In addition to the current scale of the starburst, another key point of interest are the past and future star formation rates. Di Matteo et al. (2007, 2008) and Cox et al. (2006, 2008) offer a large sample of medium-resolution simulations comprehensively covering a wide range of gas fractions, merger geometries, and mass ratios, as well as employing different codes. Their synthesised results regarding the qualitative evolution of the star formation during a merger are that nearly all encounters are marked by at least two peaks in the star formation rate; one at the first encounter, and one upon final coalescence. However, the relative strength of the two peaks differs, depending on the merger geometry; but on average the second peak is stronger (Di Matteo et al. 2007, 2008). This is particularly evident for mergers that tend towards coplanar/prograde geometries, as appears to be the case for NGC 6240.

The aforementioned simulations were carried out at medium resolution, and thus one might ask whether their results would change when going to higher resolution simulations resolving the multiphase ISM. However, as Bournaud et al. (2008) and Teyssier et al. (2010) show, the qualitative evolution of the star formation rate during a merger remains largely unchanged, the only significant difference is that star formation proceeds much more effectively, resulting in predicted star formation rates a factor of up to ten times larger than those predicted by lower-resolution simulations (Teyssier et al. 2010).

We therefore conclude that NGC 6240, being between first encounter and final coalescence, most likely experienced its first peak in star formation rate in the recent past (triggered by the first encounter); has currently elevated levels of star formation compared to a quiescent galaxy; and will experience another, likely stronger, peak in star formation rate in the near future when the galaxies coalesce. This is supported by the observed Brγ emission, which indicates that star formation must currently still be on-going, and by measurements of cluster ages (Pollack et al. 2007) which are found to be typically very young – in a population of clusters with a range of ages, it is the brighter ones that are more easily detected, and because clusters fade quickly, these will also inevitably be younger. We furthermore note that since NGC 6240 is already just below the canonical ULIRG threshold of LIR ≳ 1012   L, it is safe to predict that it will breach this threshold once the final starburst is triggered, and will become a bona fide ULIRG.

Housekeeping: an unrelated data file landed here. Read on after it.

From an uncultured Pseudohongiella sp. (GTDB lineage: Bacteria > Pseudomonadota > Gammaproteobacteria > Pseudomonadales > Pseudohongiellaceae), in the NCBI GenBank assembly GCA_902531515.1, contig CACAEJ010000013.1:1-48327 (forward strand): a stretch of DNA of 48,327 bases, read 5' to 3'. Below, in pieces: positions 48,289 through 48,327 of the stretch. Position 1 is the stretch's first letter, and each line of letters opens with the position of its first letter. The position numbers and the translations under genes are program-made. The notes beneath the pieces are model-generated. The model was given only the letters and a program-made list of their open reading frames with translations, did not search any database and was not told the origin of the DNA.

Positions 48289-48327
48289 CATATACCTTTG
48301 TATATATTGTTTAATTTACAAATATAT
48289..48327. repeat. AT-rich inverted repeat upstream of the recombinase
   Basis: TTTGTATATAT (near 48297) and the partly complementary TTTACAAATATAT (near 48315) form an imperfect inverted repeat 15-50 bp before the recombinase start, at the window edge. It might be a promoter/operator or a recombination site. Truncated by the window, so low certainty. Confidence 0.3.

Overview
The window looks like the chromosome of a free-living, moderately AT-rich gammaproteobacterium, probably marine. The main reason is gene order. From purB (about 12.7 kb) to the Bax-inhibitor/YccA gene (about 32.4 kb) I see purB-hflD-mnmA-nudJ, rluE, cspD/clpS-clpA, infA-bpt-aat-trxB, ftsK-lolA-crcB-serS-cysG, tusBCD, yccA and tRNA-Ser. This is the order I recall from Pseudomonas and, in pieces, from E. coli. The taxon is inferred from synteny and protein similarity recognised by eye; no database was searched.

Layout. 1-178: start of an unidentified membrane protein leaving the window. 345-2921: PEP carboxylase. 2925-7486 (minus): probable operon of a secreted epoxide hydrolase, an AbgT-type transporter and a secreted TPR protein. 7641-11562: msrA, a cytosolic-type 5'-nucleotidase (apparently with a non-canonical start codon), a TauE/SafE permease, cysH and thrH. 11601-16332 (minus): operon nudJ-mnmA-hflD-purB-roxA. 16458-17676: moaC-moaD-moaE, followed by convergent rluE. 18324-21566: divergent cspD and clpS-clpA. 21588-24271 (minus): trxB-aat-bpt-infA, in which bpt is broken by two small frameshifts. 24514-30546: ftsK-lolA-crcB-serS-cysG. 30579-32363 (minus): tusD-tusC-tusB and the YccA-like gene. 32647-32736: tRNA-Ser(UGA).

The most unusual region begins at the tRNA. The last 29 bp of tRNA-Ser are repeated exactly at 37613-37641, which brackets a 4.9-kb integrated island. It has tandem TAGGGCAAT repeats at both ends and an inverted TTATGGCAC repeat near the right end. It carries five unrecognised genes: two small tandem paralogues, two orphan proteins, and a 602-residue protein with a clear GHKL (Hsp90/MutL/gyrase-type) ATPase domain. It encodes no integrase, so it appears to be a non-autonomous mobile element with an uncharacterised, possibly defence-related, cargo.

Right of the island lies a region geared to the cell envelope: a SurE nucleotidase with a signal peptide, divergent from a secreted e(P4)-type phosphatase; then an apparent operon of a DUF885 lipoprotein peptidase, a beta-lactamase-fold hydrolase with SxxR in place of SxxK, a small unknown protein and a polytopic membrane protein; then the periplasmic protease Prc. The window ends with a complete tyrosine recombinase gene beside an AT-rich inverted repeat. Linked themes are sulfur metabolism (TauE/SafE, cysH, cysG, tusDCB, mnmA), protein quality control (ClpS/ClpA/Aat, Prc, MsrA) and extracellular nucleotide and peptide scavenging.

In order to be able to make more quantitative analyses, we use STARS to calculate a range of observables from two star formation histories, which both display the generic features discussed above; an initial peak at first encounter followed by a gradual rise or plateau, and a final intense burst. One of these simulations is selected from a set of simulations intended to reproduce the properties of the Antennae galaxies (Karl et al. 2008, 2010), and the other one from the library of Johansson et al. (2009). Neither are coplanar/prograde, although they tend towards it, and both produce well-developed tidal tails during the interaction. The rationale of using star formation histories from two different simulations is to provide an estimate of the uncertainties introduced by the quantitative differences introduced by the exact simulation details. Since we only know that NGC 6240 must be between first encounter and final coalescence, we use the full range of simulated properties between these two points, as well as our measurement and associated uncertainties of WBrγ, as constraints to derive the uncertainties in the star formation properties.

In Table 2, we have used these star formation histories to calculate the mass of young stars formed in both scenarios, as well as the current star formation and supernova rates. To do so, we have applied a scaling so that the K-band luminosity matches that observed for each nucleus, under the assumption that the evolution of the central SFR mirrors that of the global SFR. The table shows that quantitatively the results for the two different star formation histories do not differ greatly – in fact, the variation within each scenario over the possible time range is larger than the variation between the averages of the two cases.

One conclusion is that the bolometric luminosity of the starburst from the two nuclei together is only 20–30% of the system’s total. This follows in the same direction as Lutz et al. (2003) that the recent starburst only contributes part of the total luminosity. We estimate a somewhat lower fraction than Lutz et al. (2003), who constrain starburst contribution to be 50 to 70%, possibly due to the fact that we are looking at the central region whereas they investigated the global luminosities.

An important concern is that our results appear to be inconsistent with those of Beswick et al. (2001) who find, based on the 1.4 GHz continuum, significantly larger star formation and supernova rates of 83.1 M yr-1 and 1.33 yr-1. We argue that this is due to the different star formation histories adopted. We show that this can have a major impact on interpretation of the data, and that accounting for it makes the radio continuum data consistent with our results.